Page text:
The Association of American Publishers filed suit December 9 to stop a new library e-book law in Maryland from taking effect on January 1, claiming that the law, which would require publishers who offer to license e-books to consumers in the state to also offer to license the works to libraries on "reasonable" terms, is unconstitutional and runs afoul of federal copyright law.
In its filing, the AAP alleges that the Maryland law effectively “commandeers the rights" of publishers and authors.
"In short, the Maryland Act will bring to bear the considerable coercive powers of the State of Maryland to unilaterally force publishers to disseminate their digital literary works to Maryland libraries on an unlimited basis and on terms dictated by the State of Maryland, whenever publishers disseminate those works to anyone else, anywhere else," reads the AAP's December complaint. "The Maryland Act’s requirements are in flagrant violation of the authority granted to publishers by federal law to decide whether and on what terms to make their works available in order to achieve the full benefit and promise of the Copyright Act."
In a statement, Maria A. Pallante, president and CEO of the AAP, said state legislators lacked the authority "to create a shadow copyright act" or to "manipulate the value" of intellectual property.
“It is unambiguous that the U.S. Copyright Act governs the disposition of literary works in commerce—and for that matter, all creative works of authorship," Pallante said. "We take this encroachment very seriously as the threat that it is to a viable, independent publishing industry in the United States and to a borderless copyright economy.”
The suit seeks an order declaring the Maryland law “void and unenforceable because it is preempted by federal law and unconstitutional,” as well a preliminary and permanent injunction against enforcement of the act.
In addition, the AAP made public a letter (signed by a number of other copyright industry groups) to New York governor Kathy Hochul, urging her to veto New York's version of the bill, which passed in June.
While the New York bill, like Maryland, pertains to e-books and similar works, it is of "grave concern," the letter states, "to other creative industries that do significant business and employ tens of thousands of people in New York, including motion pictures, news publishers, music, and software.”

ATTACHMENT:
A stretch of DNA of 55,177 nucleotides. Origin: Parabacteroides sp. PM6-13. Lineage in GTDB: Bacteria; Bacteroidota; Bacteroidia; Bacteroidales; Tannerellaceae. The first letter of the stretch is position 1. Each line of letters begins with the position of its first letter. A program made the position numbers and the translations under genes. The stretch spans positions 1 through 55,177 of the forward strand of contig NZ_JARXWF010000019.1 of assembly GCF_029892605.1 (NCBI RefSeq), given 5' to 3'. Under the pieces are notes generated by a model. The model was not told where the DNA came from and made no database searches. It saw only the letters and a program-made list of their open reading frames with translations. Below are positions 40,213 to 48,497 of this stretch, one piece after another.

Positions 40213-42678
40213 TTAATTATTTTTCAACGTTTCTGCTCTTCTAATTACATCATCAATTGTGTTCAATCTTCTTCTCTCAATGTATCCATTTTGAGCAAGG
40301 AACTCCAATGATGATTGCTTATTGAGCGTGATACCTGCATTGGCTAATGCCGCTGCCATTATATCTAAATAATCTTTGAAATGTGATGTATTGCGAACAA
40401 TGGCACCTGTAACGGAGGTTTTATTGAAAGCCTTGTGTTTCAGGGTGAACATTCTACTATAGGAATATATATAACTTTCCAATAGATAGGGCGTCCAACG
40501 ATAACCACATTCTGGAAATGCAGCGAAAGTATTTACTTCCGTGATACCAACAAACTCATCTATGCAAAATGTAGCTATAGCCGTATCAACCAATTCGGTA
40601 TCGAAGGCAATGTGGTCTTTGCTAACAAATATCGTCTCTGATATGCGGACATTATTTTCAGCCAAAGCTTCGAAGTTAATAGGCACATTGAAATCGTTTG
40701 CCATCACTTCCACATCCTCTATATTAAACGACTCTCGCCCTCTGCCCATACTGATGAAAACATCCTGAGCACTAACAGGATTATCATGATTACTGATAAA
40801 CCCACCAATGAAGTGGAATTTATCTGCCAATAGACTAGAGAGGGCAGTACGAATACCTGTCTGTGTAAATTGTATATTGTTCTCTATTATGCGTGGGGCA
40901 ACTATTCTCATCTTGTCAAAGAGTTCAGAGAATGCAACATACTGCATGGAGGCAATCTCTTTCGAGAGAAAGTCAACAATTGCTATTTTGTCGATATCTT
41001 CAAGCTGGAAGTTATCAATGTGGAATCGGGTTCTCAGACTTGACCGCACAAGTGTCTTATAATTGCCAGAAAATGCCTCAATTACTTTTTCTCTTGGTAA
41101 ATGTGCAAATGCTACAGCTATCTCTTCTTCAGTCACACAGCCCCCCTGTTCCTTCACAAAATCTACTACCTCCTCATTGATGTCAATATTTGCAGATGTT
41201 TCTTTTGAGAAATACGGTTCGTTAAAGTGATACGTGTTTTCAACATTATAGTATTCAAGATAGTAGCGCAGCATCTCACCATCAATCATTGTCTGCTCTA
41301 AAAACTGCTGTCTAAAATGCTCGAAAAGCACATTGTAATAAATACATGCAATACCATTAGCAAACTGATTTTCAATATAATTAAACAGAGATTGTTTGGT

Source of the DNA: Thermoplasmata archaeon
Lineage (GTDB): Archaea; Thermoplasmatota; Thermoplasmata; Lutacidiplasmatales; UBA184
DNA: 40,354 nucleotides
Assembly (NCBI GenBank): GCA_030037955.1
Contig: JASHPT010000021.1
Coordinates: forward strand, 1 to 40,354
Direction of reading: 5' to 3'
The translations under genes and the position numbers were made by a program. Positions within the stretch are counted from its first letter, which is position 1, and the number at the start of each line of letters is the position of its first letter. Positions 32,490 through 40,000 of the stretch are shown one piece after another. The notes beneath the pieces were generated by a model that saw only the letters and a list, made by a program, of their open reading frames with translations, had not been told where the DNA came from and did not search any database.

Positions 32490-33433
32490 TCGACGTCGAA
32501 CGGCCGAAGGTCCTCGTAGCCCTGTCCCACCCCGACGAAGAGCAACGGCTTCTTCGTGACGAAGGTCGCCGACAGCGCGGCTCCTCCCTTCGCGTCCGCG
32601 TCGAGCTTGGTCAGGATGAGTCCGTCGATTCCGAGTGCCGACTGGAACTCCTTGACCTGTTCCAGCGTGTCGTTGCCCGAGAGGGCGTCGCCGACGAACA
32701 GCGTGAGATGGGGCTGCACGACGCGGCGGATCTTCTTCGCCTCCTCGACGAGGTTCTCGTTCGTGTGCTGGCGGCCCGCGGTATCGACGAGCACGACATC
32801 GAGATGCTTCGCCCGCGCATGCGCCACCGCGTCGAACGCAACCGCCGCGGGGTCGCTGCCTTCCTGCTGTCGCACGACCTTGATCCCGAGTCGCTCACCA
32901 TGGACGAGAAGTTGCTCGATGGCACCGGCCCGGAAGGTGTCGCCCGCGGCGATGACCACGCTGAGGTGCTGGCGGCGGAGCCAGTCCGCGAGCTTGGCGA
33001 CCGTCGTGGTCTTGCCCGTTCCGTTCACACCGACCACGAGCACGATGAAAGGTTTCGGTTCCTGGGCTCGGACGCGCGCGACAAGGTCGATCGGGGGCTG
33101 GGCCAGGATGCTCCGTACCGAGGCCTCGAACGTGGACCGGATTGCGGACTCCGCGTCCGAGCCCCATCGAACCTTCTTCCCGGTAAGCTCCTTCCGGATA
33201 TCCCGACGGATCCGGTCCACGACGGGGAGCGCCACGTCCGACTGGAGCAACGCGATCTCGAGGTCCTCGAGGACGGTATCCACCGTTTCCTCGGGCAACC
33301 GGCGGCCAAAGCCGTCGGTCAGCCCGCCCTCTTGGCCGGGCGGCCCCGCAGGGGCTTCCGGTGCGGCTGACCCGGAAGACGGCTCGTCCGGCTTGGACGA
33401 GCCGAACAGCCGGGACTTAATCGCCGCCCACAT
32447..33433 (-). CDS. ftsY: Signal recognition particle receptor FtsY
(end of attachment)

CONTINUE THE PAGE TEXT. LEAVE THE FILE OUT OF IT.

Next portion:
The Authors Guild was one of more than 20 organizations to sign the letter and it also issued a statement in support of AAP's action against Maryland. Guild CEO Mary Rasenberger said she finds it "alarming" that several similar laws are pending in other states. The Guild said it believes if the AAP’s lawsuit, is successful, it will have consequences beyond the state of Maryland by alerting other states of the law's unconstitutionality. The guild added that it will "continue to voice its objections to these laws, and we will mobilize its members to oppose them in their states."
As of Thursday evening, the New York bill has not yet been delivered to Hochul for signature or veto. Under state law, however, the bill must be presented to the governor by the end of the calendar year. Hochul will then have 10 days to sign or veto the bill. However, because the New York legislature is technically still in session, the bill will become law if Hochul fails to act within 10 days of being presented with the bill.
First introduced in January 2021, the Maryland law (SB432/HB518) passed the Maryland General Assembly unanimously on March 10, taking root as a response to Macmillan's (since abandoned) 2019 embargo on frontlist e-book titles, which prompted numerous appeals to both federal and state legislators.
The suit is the second major copyright lawsuit from the AAP now underway. It is currently coordinating a lawsuit by four major publishers against the Internet Archive over its program to scan and lend library books under an untested legal theory known as controlled digital lending.